Whiting column: A little more to add to the pile of graduation advice
The process and procession of graduation has passed.
Whether high school or some sort of post-secondary graduation, you’ve received advice from a multitude and variety of sources. This column will add to the pile. Hopefully it will be not only a different take, but concepts you haven’t previously heard or considered.
Every graduating class feels they are unique and going to change the world; as well they should. Those of us who went to college in the ’60s felt that way. We were going to solve every problem in five years. We weren’t short on confidence or assigning blame. Our motto was “Don’t trust anyone over 30.” Now we are all over 70 and don’t trust anyone, assuming we can remember them.
To some degree, we were successful in implementing change, but soon determined it’s easy to identify problems, hard to develop effective solutions and harder to implement them. The most instrumental thing we learned was before we could change the world, we first had to change ourselves. The most effective way to effect significant change was to break it down to a series of small changes and model them. No one listened, let alone changed, if we said one thing and did another.
We learned that money talks. It says goodbye. Consequently, it was up to us to control our spending and our debt and plan for the future. A paycheck meant we could buy stuff. When we were young, it was hard to save, because we didn’t have anything. But if we ever wanted to stop living hand to mouth, let alone buy a house, take a vacation somewhere besides Silt, help pay for our child’s education or retire, we needed to accumulate money.
Don’t make the mistake of thinking your Social Security check will facilitate any sort of retirement; let alone a lavish one. It doesn’t today, let alone in the future. When you retire, your Social Security check will let you take your significant other out to dinner; maybe.
We learned there is “No Free Lunch.” Everything has a cost; someone pays. If the government pays, we pay through our taxes. If a business pays, we pay through a higher price. Corollary #1 is we don’t value what we get for free. Urban Federal housing projects is just one example. Corollary #2 is we don’t value what isn’t ours. We don’t treat a rented house or car like we would our own.
We learned to neither fear nor give credence to the extremist. They are typically ineffective people who seek personal attention because they’ve never successfully implemented anything. Consequently, they don’t have a history of accomplishment to provide this attention. It’s why most politicians flip flop on their political positions. It didn’t matter whether we looked at a Democrat or a Republican, a Clinton, an Obama, or a Bush. We experienced many examples of their supporting both sides of an issue at some time. The most effective people don’t need or seek attention. It finds them.
We learned not to wait. Waiting facilitates more waiting and nothing changes. Work to make it happen now; whatever it is. Even if it didn’t work perfectly, we learned what we needed to do to make it work better or to head in another direction. Either was preferable to doing nothing. Your prison is fear locked inside. Face your fear, step out and act.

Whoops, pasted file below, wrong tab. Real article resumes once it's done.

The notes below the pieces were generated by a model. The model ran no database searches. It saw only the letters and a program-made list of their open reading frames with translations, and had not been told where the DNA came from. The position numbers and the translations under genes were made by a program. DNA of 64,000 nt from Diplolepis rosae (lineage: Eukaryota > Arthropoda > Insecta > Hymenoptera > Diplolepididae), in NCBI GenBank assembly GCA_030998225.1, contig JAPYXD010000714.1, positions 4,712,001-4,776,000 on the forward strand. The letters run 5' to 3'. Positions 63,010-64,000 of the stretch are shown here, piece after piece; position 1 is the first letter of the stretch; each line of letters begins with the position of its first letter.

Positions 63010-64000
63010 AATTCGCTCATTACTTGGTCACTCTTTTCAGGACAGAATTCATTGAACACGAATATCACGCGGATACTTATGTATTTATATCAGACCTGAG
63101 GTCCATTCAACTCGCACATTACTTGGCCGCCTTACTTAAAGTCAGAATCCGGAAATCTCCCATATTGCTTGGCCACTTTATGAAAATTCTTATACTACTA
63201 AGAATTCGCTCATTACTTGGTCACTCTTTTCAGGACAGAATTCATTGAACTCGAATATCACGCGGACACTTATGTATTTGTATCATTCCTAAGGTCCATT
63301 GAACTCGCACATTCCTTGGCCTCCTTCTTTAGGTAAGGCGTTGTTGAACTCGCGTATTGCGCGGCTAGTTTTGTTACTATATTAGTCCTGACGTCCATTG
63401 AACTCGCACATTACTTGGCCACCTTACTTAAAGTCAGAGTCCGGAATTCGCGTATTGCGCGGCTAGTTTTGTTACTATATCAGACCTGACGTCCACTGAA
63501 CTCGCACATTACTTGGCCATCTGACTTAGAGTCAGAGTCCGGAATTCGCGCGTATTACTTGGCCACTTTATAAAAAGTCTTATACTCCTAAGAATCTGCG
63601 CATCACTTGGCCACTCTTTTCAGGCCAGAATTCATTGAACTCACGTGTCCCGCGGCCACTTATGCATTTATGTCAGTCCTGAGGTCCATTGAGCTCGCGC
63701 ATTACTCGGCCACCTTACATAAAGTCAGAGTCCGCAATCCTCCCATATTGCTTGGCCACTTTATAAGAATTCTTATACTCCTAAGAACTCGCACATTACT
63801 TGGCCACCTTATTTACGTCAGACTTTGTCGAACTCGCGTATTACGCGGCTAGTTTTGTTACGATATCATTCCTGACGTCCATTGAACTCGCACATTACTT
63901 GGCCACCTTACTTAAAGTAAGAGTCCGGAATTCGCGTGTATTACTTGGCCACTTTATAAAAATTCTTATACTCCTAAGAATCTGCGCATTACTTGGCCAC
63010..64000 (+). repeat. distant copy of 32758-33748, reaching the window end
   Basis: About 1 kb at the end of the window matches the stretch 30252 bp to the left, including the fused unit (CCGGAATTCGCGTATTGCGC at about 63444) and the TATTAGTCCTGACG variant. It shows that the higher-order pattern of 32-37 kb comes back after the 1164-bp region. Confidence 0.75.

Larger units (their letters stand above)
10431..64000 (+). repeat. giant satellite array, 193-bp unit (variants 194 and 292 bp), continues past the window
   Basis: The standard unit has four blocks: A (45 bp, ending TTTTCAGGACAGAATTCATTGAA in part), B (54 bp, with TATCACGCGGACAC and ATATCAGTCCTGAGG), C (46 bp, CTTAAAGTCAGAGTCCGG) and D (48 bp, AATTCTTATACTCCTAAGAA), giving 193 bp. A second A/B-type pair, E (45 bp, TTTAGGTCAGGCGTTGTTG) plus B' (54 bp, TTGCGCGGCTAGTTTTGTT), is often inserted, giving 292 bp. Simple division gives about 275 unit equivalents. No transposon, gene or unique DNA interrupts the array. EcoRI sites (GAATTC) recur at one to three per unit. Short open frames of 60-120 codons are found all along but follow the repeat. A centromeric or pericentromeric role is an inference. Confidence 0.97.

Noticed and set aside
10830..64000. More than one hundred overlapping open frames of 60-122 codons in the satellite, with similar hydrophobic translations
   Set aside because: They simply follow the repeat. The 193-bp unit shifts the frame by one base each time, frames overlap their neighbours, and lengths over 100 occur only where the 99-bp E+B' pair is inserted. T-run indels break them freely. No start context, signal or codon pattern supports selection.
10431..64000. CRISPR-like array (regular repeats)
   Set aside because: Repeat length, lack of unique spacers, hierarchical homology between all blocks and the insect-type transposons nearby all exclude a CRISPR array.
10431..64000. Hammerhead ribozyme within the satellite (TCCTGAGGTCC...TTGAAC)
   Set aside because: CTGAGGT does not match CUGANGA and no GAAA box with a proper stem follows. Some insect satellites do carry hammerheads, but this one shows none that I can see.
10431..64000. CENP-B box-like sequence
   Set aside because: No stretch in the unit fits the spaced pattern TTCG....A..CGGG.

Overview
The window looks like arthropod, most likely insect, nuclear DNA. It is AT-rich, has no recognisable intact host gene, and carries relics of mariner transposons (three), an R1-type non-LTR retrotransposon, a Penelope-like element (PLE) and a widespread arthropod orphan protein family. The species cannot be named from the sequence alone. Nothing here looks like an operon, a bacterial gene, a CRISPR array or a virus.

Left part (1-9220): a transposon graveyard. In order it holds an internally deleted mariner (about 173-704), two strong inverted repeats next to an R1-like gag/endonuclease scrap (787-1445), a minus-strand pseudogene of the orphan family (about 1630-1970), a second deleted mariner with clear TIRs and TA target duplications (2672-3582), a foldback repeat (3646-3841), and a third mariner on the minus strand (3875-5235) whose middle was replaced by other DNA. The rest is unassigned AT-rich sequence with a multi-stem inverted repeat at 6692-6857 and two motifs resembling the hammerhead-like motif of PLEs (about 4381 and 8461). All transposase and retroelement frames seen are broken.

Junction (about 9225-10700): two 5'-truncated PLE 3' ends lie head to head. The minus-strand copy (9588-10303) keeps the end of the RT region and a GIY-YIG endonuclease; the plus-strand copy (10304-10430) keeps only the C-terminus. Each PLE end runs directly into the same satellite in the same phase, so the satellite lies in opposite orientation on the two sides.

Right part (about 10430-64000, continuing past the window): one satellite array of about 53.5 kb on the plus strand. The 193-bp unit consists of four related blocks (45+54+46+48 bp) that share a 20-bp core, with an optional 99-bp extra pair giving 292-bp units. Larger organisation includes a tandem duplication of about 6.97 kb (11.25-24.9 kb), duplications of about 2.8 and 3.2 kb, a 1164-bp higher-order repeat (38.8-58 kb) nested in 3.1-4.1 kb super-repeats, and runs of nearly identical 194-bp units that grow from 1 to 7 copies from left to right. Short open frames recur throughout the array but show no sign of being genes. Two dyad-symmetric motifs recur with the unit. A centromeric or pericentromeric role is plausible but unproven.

On the other hand, we learned to give ourselves parameters. Even the extremists identify the parameters within which good sense abides. Today’s politicians haven’t figured this out and tend to live in the extremes, but they are modeling why nothing happens when we won’t move off the extreme.
We learned parameters aren’t new and they encouraged us to think about possible consequences before the fact. The Lord gave us parameters in the 10 commandments; most of us had parents that provided them. My father wasn’t one to give me big lectures about what I should and shouldn’t do. Our family values were well instilled by what my mother and father did and didn’t do. But one day, Dad provided an effective parameter.
It was the summer after eighth grade, so high school was on the horizon. It was a time when new temptations were becoming available, and I had already succeeded in “getting in trouble” a couple of times. We were driving back after an afternoon of moving irrigation pipe talking about what high school was like in his day. In mid-sentence he stopped the pickup, looked me straight in the eye, like only a father can do, and said, “You’re getting older, and I can’t tell you what to do all the time. You have to make your own decisions and decide who you are. But don’t ever make your mother cry.” It was an effective parameter.
New graduates have a personal responsibility to learn from those who graduated earlier. Those who graduated earlier have a personal responsibility to learn from and not repeat our previous mistakes.
Bryan Whiting feels most of our issues are best solved by personal responsibility and an understanding of non-partisan economics rather than by government intervention. Comments and column suggestions to: firstname.lastname@example.org.
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